Until now, academic excellence along with high family income levels have often determined a student's success in the country's highly competitive education environment. The job market has compounded that trend, with graduates of a select few prestigious universities dominating the senior and well-paying positions.
In an apparent bid to woo young voters ahead of December's presidential election, all three major candidates have vowed to overhaul the education system to allow equal opportunities for all students.
Ruling party presidential candidate Park Geun-hye (R) and independent presidential contender Ahn Cheol-soo shake hands at a forum in Seoul on Oct. 24, 2012. (Yonhap)
Ruling party candidate Park Geun-hye has already pledged to cut the burden of college tuition by half.
"Education is practically the only means to simultaneously tackle a slowdown in growth and the issue of growing inequalities," the 60-year-old standard-bearer of the conservative Saenuri Party said in a speech at a human resources forum in Seoul. "The government should take active measures to remove inequalities in attaining education."
Park also argued that tuition and interest on student loans should be lowered and repayment methods diversified to allow each student to develop their skills according to their own financial circumstances.
Speaking at the same forum, independent candidate Ahn Cheol-soo called for structural reforms within society to ensure long-term reforms in education.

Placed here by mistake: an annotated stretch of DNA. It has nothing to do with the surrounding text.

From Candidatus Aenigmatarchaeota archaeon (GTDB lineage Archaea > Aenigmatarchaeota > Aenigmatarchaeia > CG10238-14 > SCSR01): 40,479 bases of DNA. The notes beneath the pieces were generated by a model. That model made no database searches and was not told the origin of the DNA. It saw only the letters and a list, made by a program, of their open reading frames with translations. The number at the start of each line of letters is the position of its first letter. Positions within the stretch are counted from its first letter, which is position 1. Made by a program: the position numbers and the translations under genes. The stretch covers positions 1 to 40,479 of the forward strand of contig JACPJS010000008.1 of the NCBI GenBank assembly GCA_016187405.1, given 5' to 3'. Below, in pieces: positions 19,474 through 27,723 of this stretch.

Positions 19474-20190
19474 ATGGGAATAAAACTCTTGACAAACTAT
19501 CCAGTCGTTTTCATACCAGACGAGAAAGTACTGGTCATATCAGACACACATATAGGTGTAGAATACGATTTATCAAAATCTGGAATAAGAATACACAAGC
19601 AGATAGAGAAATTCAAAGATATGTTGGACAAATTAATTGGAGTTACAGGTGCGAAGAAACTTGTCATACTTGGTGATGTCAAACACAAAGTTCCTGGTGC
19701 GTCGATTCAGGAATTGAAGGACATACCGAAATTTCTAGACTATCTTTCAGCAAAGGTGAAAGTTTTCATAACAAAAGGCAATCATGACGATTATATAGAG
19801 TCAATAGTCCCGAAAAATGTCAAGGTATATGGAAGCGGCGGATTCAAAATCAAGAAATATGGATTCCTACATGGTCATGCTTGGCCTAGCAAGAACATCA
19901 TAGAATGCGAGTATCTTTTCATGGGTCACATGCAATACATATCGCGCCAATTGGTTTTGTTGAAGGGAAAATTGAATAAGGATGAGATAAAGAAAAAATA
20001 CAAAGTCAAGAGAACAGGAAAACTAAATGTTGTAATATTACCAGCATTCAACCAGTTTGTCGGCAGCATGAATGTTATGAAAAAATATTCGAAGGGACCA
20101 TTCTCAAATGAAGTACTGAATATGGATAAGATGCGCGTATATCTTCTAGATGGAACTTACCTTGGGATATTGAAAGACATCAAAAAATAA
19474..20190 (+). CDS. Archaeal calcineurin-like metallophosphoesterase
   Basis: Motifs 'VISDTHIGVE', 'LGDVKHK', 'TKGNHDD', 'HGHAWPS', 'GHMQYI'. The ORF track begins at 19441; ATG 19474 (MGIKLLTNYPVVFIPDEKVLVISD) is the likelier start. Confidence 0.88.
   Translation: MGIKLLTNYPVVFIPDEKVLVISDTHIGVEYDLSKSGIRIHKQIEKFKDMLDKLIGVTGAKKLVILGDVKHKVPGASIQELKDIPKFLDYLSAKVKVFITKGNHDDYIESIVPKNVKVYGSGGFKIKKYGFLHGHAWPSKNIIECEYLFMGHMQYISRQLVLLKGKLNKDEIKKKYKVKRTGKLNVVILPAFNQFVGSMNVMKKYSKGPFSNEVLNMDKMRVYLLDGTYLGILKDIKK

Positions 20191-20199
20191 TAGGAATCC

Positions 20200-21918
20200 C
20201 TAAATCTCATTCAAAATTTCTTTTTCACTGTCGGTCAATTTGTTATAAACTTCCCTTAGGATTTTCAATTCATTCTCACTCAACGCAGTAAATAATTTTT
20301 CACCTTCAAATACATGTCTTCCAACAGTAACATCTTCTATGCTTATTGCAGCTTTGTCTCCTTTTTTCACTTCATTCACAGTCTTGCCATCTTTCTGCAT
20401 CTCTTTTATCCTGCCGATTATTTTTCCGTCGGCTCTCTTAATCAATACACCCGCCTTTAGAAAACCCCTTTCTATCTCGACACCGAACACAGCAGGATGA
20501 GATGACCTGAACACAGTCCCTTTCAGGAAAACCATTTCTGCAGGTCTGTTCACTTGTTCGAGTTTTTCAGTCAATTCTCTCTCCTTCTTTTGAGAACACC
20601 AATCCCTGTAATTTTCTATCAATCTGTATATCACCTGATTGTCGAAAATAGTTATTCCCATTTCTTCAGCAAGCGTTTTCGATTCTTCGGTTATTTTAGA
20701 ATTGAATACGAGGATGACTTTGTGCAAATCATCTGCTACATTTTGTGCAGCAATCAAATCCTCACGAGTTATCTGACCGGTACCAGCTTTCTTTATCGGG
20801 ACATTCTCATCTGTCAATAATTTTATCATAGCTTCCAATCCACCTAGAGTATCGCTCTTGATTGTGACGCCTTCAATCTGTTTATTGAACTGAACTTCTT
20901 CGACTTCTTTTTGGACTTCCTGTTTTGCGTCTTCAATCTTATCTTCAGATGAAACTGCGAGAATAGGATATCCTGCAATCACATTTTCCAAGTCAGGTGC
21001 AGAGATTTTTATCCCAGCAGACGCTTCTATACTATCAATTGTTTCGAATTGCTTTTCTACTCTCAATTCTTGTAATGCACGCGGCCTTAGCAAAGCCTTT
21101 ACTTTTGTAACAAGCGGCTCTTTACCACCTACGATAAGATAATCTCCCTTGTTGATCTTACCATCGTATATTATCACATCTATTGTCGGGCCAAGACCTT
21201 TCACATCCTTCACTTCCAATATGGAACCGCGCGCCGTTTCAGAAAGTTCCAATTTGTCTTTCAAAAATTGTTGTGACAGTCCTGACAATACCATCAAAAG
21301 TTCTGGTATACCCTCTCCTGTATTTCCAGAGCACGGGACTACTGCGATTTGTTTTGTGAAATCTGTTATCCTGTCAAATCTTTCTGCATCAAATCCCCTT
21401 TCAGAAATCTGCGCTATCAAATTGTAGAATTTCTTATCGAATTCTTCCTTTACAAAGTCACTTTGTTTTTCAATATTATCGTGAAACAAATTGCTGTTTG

"By realizing educational welfare and educational justice, I will create a social atmosphere and system that helps and waits for late bloomers, not an education system that produces only prodigies," said the 50-year-old former software entrepreneur.
In his bestselling book published in July, the founder of South Korea's largest anti-virus software firm, AhnLab, listed justice, welfare and peace as the three core values to be sought.
"Over the past 60 years, we have achieved industrialization and democratization at an incredible speed, and although we may need child prodigies, it is time for us to change," he said, adding that what is needed now is an ability to communicate ideas and accept those of others.
Main opposition candidate Moon Jae-in met with a group of students at Seoul's Kookmin University and answered their questions about social inequalities, jobs and other issues.
The 59-year-old candidate of the liberal Democratic United Party has made job creation a top priority of his campaign.
"Creating proper jobs would resolve a lot of issues such as (high) college tuition, (students') futures, and excessive competition for university admission," Moon said. "If everyone was given the same opportunities (regardless of the university they graduated from), they would all be able to find employment according to their abilities."
Main opposition candidate Moon Jae-in (C) speaks to students at Kookmin University in Seoul on Oct. 24, 2012. (Yonhap)